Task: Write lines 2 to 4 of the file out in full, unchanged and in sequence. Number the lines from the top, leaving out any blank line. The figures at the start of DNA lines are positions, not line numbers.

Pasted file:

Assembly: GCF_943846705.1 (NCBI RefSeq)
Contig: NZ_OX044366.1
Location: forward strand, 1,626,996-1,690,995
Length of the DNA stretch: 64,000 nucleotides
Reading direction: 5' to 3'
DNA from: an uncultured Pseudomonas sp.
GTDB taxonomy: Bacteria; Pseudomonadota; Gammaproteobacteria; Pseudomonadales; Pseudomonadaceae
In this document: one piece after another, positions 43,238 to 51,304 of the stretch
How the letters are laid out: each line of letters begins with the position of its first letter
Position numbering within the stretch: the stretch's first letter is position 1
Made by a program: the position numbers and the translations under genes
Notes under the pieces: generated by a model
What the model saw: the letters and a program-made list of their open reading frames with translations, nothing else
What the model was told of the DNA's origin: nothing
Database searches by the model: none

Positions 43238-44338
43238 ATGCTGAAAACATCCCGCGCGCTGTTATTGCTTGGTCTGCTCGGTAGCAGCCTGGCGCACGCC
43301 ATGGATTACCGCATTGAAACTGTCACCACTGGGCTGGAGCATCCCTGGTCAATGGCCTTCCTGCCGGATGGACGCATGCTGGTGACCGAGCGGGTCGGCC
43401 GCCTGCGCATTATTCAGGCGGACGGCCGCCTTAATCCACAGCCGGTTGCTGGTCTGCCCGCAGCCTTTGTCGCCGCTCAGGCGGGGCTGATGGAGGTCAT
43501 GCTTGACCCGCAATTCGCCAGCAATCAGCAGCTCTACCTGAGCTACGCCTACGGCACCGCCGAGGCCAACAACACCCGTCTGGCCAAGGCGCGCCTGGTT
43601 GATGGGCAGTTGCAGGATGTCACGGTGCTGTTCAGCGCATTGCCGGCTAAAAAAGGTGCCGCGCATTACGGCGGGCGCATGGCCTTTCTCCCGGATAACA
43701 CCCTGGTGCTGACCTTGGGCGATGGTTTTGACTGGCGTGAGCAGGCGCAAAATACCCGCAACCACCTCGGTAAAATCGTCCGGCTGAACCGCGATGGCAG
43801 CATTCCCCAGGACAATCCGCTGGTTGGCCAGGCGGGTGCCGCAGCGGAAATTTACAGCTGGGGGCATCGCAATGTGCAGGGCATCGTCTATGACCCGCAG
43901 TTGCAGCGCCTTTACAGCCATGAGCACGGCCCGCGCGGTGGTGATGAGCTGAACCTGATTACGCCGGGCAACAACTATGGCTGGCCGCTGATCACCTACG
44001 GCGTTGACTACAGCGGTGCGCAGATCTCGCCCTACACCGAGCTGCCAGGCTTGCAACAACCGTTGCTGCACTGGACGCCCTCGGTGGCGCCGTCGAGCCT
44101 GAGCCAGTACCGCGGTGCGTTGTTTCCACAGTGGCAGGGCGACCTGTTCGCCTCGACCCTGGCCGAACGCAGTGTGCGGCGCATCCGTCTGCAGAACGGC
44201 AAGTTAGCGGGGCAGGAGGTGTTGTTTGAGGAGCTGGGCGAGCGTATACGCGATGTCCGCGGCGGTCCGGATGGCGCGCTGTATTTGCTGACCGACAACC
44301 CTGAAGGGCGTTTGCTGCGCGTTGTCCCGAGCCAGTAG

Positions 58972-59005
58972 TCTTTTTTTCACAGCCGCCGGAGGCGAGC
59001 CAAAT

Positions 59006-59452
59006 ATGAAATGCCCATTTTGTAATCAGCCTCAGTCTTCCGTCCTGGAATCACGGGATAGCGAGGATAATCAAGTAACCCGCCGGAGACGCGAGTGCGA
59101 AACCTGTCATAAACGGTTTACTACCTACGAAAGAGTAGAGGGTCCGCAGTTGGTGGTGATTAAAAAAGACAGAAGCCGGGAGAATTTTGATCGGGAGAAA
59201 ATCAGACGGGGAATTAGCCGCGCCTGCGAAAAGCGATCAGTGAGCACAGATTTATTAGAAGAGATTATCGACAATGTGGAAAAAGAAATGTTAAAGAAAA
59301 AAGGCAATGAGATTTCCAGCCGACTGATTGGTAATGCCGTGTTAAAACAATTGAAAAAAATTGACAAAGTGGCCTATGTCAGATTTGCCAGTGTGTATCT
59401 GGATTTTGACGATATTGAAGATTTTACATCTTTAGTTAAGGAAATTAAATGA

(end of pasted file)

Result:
Contig: NZ_OX044366.1
Location: forward strand, 1,626,996-1,690,995
Length of the DNA stretch: 64,000 nucleotides